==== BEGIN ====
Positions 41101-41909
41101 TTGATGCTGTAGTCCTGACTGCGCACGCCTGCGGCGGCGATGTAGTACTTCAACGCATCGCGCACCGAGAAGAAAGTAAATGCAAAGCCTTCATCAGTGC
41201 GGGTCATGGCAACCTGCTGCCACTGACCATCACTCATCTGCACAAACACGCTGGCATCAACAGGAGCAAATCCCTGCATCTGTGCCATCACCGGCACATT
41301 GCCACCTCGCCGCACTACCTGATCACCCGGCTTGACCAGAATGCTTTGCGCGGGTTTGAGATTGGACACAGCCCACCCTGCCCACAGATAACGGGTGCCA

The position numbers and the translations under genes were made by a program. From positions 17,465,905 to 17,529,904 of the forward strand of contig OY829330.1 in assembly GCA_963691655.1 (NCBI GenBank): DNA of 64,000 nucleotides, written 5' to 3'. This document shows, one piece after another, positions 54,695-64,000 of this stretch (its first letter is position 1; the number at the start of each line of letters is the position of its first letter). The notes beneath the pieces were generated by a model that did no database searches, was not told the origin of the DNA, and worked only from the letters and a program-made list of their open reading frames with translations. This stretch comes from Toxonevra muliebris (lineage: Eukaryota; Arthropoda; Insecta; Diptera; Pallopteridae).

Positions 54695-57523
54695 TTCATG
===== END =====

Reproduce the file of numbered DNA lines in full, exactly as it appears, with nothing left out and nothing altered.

Positions 41101-41909
41101 TTGATGCTGTAGTCCTGACTGCGCACGCCTGCGGCGGCGATGTAGTACTTCAACGCATCGCGCACCGAGAAGAAAGTAAATGCAAAGCCTTCATCAGTGC
41201 GGGTCATGGCAACCTGCTGCCACTGACCATCACTCATCTGCACAAACACGCTGGCATCAACAGGAGCAAATCCCTGCATCTGTGCCATCACCGGCACATT
41301 GCCACCTCGCCGCACTACCTGATCACCCGGCTTGACCAGAATGCTTTGCGCGGGTTTGAGATTGGACACAGCCCACCCTGCCCACAGATAACGGGTGCCA

The position numbers and the translations under genes were made by a program. From positions 17,465,905 to 17,529,904 of the forward strand of contig OY829330.1 in assembly GCA_963691655.1 (NCBI GenBank): DNA of 64,000 nucleotides, written 5' to 3'. This document shows, one piece after another, positions 54,695-64,000 of this stretch (its first letter is position 1; the number at the start of each line of letters is the position of its first letter). The notes beneath the pieces were generated by a model that did no database searches, was not told the origin of the DNA, and worked only from the letters and a program-made list of their open reading frames with translations. This stretch comes from Toxonevra muliebris (lineage: Eukaryota; Arthropoda; Insecta; Diptera; Pallopteridae).

Positions 54695-57523
54695 TTCATG